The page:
A spinster until the age of 48, Alma is not the kind of woman who would have ever read Gilbert’s bestselling memoir of self-discovery, Eat. Pray, Love. In fact, it’s hard to believe that the Elizabeth Gilbert we met in Eat, Pray, Love created this bold and science-driven character. The only thing the two appear to have in common is they both went on long and arduous journeys to different countries to seek out truth. The narrator in Eat, Pray, Love was looking for meaning, self-knowledge, and love throughout her journey, but Alma is merely looking for facts both large and small, from the truth about her deceased husband to the secrets of the universe. She already knows who she is, and her sense of identity and self is never truly in question.

I’m a huge Gilbert fan, especially after meeting her several years ago right after the publication of Committed (the follow up to Eat, Pray, Love). She’s just as lively, charming, and compelling in person as she is on the page. I could feel all her warmth and energy pouring off the pages of The Signature of All Things, but I would never have expected her to write it. How did she go from her past work to this utterly unique and different novel?

The explanation came to me by chance. I stumbled across Elizabeth Gilbert’s TED talk from 2009, “Your Elusive Creative Genius." Gilbert talks about the notion that genius might come from a higher being, and that knowing that might give artists the confidence to get up every day and do their work without fear of failure. She takes the responsibility of success off the artist’s shoulders and encourages them to keep hacking away. Gilbert’s father was an engineer, and as she explains, he never felt frozen or terrified to do his job each day. Most people don’t stop working because they fear they won’t make a masterpiece, so why should artists have to wallow in the crazies?

Gilbert wasn’t preaching God here, don’t misunderstand me. What she was trying to do was validate an artist’s right to consistently do their work as an occupation and a craft. Coming off the tremendous success of Eat, Pray, Love, she must have struggled greatly with the expectations when people suggested her best work might already be behind her.

In the context of her TED talk, it makes sense that Gilbert matured into a writer who would create a heroine far stronger and more self-assured than the person who appears in her own memoir. She obviously found herself long after she thought she’d “found herself” during that big journey that became such a bestseller.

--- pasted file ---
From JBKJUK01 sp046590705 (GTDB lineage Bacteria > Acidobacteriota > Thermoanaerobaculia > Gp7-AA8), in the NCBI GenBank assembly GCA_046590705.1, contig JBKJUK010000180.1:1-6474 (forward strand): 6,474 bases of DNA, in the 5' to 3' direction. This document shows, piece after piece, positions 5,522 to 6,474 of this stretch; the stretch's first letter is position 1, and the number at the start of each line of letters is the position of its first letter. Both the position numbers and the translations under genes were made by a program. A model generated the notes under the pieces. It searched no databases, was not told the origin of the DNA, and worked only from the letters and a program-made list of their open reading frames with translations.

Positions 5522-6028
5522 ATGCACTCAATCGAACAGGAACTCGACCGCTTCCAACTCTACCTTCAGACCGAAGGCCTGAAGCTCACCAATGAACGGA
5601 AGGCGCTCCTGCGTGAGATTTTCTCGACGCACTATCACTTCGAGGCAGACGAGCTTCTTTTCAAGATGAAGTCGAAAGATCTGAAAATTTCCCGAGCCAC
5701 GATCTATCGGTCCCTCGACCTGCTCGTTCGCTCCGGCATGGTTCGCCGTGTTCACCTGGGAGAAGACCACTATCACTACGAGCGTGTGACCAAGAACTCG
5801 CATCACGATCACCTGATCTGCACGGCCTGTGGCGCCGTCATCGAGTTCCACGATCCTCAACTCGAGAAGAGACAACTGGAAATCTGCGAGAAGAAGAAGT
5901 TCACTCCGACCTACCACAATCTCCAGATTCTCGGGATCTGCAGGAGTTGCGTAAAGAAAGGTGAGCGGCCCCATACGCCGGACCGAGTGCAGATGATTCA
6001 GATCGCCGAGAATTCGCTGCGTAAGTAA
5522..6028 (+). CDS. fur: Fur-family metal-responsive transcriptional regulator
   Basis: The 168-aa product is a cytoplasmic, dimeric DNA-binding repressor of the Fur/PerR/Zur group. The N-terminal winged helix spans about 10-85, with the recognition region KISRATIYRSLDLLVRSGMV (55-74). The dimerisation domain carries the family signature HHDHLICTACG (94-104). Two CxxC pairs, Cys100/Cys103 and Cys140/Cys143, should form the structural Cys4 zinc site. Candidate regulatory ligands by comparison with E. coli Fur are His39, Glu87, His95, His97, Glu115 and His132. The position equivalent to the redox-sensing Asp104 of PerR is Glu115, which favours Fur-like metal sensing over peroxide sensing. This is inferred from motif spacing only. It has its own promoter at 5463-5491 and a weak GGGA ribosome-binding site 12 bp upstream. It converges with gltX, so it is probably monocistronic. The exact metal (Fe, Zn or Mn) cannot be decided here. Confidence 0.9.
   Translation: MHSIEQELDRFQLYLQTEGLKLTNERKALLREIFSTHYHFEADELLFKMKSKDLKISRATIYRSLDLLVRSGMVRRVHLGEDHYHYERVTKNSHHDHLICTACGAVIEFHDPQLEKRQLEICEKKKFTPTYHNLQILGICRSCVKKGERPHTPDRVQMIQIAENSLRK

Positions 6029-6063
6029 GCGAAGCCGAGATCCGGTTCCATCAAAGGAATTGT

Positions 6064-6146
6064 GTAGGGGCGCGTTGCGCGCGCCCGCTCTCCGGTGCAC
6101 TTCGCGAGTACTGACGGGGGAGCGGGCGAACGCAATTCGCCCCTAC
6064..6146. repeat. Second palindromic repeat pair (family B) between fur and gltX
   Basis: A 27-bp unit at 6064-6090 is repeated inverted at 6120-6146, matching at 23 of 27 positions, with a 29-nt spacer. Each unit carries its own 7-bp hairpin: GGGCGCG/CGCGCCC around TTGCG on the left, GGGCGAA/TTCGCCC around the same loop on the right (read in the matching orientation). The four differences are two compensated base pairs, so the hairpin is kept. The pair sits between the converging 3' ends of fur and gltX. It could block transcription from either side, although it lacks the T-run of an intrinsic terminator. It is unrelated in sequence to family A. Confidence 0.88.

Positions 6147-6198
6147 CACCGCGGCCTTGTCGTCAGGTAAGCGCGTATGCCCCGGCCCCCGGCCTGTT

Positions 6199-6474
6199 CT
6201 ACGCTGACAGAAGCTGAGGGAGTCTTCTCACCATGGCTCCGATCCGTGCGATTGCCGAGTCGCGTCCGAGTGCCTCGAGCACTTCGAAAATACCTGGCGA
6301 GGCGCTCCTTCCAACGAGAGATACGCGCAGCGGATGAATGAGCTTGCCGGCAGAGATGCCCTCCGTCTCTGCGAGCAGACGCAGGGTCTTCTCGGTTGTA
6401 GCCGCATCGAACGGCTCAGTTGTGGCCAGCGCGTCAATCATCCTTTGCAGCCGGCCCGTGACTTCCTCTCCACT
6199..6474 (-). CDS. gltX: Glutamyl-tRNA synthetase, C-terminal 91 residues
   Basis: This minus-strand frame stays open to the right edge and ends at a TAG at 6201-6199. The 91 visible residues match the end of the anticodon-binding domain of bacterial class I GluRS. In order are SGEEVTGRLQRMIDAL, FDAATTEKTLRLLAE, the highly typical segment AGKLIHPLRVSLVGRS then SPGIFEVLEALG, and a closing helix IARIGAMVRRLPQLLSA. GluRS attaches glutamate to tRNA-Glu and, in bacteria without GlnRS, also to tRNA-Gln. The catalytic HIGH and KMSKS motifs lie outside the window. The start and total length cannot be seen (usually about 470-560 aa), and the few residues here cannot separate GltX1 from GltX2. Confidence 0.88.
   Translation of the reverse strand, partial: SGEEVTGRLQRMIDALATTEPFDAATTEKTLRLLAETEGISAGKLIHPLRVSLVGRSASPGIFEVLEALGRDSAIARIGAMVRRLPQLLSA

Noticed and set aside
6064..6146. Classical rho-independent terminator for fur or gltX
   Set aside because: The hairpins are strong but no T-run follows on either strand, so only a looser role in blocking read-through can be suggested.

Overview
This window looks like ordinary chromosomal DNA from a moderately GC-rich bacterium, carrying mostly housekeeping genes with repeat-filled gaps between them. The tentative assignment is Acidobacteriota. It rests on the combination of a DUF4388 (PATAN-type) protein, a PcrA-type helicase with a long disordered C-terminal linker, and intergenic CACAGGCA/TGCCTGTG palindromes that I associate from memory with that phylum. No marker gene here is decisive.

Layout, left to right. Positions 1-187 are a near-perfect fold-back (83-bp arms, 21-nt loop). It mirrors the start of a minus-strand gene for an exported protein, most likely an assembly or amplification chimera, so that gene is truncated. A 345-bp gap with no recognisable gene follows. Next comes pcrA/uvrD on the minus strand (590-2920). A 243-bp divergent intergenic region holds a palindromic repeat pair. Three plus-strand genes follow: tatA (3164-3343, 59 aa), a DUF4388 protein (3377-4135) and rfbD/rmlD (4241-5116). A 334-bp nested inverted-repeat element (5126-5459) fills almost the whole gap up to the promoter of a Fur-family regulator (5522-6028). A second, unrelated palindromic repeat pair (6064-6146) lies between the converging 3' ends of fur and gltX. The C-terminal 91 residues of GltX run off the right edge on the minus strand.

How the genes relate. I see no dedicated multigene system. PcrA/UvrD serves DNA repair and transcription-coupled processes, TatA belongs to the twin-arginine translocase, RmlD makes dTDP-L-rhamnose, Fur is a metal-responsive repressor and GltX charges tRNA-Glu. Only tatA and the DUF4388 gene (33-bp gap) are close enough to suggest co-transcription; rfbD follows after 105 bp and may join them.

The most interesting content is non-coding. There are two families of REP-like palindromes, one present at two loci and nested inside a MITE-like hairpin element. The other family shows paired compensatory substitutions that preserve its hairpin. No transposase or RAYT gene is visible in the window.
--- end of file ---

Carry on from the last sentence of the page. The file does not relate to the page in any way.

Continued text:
Her TED talk is motivational, but what’s truly inspiring is Gilbert herself. Not only has she continued to reinvent herself and grow as a writer, but she keeps showing up to do her job. And by doing that, she is making sure that her best work isn’t behind her. If The Signature of All Things is any indication, her writing will only continue to ripen and improve with age.

—Miriam

A History To Be Thankful For

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The traditional Thanksgiving menu is the same every year: turkey, stuffing, sweet potatoes, pie. This year, instead of my usual apple pie, I tried to spice things up with a salted caramel apple pie. The recipe sounded amazing, but at the end of the day it didn’t taste all that different from my usual version (which is always good to begin with). Next year will be much of the same, whether I try a new recipe or not. When I think of that menu, I think of the store, which also remains a constant with only slight variations.

We’ve been guilty of putting a great deal of store nostalgia on the blog this fall, so I solemnly promise this will be the end of it for awhile. But as everyone poured out their hearts on social media this past weekend, waxing poetic about the things they’re thankful for, I couldn’t help but resist sharing three last pictures that sum up our gratitude at Island Books.

Above you’ll see a photo of our children’s section, and if you look in the upper right hand corner you’ll see this picture is circa 1985. It doesn’t look all that different, does it? Today, some of the books on the shelves have gone from apple pie to salted caramel apple pie, but basically it’s the same slice now as it was back then.

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Here’s the chalkboard we prepared for our recent anniversary celebration. On it, you’ll see the names of every Island Books employee over the last 40 years. It’s not that big of a list, and what’s particularly unusual in today’s work world is how long most of these people worked for Island Books. When you don’t have much turnover, the list of employees remains small.

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Here’s my favorite picture. Do you recognize these characters? The menu of booksellers hasn’t changed much. I don’t know the exact year offhand, but Roger’s hair is significantly less gray. This is not a recent picture. Does anyone else know the year and can you name them all?